Unicron is not without his fair share of action features, either: press a button on the top of his head, and his eyes light up; press on his right hand, and it too glows red. Since this is an Armada toy, various features are activated by the Minicons, including missiles that fire from his legs. Plug a Minicon into Unicron's back and his eyes ignite as his chest opens and fires a spring-loaded rocket from within. Overall, a very nice effort.
Of course, a good-looking robot isn't the point of the Transformers - it has to, well, transform. Rather than describe every motion, I'll just say this: though not taken directly from the movie, Unicron's transformation is very similar to what was created all those years ago, and very easy to master after a few tries.
In planet mode, Unicron reaches about 8 1/4" tall to the tips of those giant pinchers. The planet's surface is about 7" in diameter, while the ring extends about 2" beyond that. The "top" of the toy is really the front of the planet, as seen in the cartoon, and while it looks very nice, the back (or bottom) is mostly kibble - rather than a smooth spherical shell, we can quite clearly see Unicron's knees poking out. Since they're intended to rest on the ground (there's no way to display the planet with the ring running vertically), it's not a major loss.
Unicron's ring, in addition to some great technological detailing, has enough slots to hold 24 Armada Minicons, on both the top and bottom. There's an indentation on the planet's shell for Dead End, Unicron's Minicon, as well as two spaces on the robot form's shoulders, two on his legs and three hidden compartments that can also house the small 'bots, for a grand total of 32 Minicons held in place at any given time.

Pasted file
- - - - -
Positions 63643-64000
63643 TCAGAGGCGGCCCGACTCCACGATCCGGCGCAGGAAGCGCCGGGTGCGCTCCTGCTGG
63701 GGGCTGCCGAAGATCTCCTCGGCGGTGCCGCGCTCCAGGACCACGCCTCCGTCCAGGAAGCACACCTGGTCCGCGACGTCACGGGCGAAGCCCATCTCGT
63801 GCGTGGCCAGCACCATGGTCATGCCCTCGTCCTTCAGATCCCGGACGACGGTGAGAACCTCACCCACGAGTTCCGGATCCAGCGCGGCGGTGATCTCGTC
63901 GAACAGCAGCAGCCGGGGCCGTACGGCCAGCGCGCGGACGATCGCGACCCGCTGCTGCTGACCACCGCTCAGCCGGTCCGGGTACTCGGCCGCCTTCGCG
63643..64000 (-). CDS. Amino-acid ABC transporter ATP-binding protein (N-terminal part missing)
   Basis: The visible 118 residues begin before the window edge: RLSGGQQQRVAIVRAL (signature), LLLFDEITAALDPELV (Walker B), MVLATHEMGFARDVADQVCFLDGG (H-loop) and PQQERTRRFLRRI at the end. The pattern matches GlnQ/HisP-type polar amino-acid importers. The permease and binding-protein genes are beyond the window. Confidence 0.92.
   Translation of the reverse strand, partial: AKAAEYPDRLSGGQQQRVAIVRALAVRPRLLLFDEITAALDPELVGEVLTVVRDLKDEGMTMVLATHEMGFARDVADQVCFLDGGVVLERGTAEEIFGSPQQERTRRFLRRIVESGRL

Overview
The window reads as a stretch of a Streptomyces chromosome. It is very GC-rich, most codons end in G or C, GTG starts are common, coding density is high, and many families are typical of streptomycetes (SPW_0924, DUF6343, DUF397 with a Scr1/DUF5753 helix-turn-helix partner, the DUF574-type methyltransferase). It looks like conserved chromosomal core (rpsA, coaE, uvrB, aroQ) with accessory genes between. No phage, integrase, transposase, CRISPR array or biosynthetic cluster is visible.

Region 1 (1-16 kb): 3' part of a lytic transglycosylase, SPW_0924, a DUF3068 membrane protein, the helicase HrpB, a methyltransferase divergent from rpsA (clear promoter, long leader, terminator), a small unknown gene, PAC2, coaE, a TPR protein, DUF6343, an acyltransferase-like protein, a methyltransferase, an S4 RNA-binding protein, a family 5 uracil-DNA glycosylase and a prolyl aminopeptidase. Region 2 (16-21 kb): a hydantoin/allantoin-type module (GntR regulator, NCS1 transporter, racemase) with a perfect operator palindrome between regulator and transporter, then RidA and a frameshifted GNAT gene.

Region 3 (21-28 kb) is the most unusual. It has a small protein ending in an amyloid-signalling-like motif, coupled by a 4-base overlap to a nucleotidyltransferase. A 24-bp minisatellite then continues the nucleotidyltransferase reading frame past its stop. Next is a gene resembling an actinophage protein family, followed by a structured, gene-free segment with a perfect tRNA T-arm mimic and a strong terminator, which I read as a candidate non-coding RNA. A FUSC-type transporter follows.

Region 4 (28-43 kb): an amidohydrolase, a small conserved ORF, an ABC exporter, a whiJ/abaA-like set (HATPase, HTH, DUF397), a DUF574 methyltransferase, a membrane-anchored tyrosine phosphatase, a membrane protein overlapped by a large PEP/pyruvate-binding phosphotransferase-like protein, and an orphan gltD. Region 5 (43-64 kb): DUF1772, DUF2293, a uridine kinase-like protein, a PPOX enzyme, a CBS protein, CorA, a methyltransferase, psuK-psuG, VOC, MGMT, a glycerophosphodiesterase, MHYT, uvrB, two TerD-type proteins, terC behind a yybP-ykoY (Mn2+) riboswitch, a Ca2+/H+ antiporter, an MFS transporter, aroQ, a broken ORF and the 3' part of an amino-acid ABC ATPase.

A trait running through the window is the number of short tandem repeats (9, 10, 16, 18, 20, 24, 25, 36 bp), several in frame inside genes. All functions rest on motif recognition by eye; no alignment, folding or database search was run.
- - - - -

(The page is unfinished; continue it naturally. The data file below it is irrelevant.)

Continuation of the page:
I had some trouble figuring out which way to assemble the planet's ring, but it really only fits into place one way: the "skinny" prong slides into the front, while the "blocky" prong fits into pegs in the back. The instructions don't really make that clear, so I thought I'd point it out.
Unicron has action features even in planet mode: squeeze his giant pinchers together, and the devouring "mouth" opens and closes. This is a nice nod to the original version, and something that might have been easily overlooked, so I congratulate the designers at Hasbro.
As mentioned above, Unicron comes with a Minicon of his own. Named "Dead End," this 'con suits his owner perfectly: if Unicron is a planet, then it just makes sense that his underling would be a moon. Measuring 1 1/4" in diameter, Dead End is a nice black and yellow sphere. The shape is marred only buy the large silver gun which, despite being movable, protrudes at all times. Dead End transforms into a robot just over 2" tall.
Actually, Dead End looks a great deal like the microphone moon pictured here next to the original prototype Unicron. How cool!
Really, this Unicron figure is everything fans could have ever wanted - well-designed, fun to play with and big enough to crush all resistance. The only thing potentially missing from this set is a tiny Autobot Matrix of Leadership, the one thing, the only thing capable of standing in his way, but that's from G1, not Armada, so its omission isn't any great oversight.
If not for the deregulation of advertising standards, there never would have been a Transformers tv show; if not for the show, there never would have been a feature movie; and if not for the movie, we would never have gotten the piece of beauty that is Unicron. Thank you, Ronald Reagan, for this bright spot in our otherwise screwed up childhoods.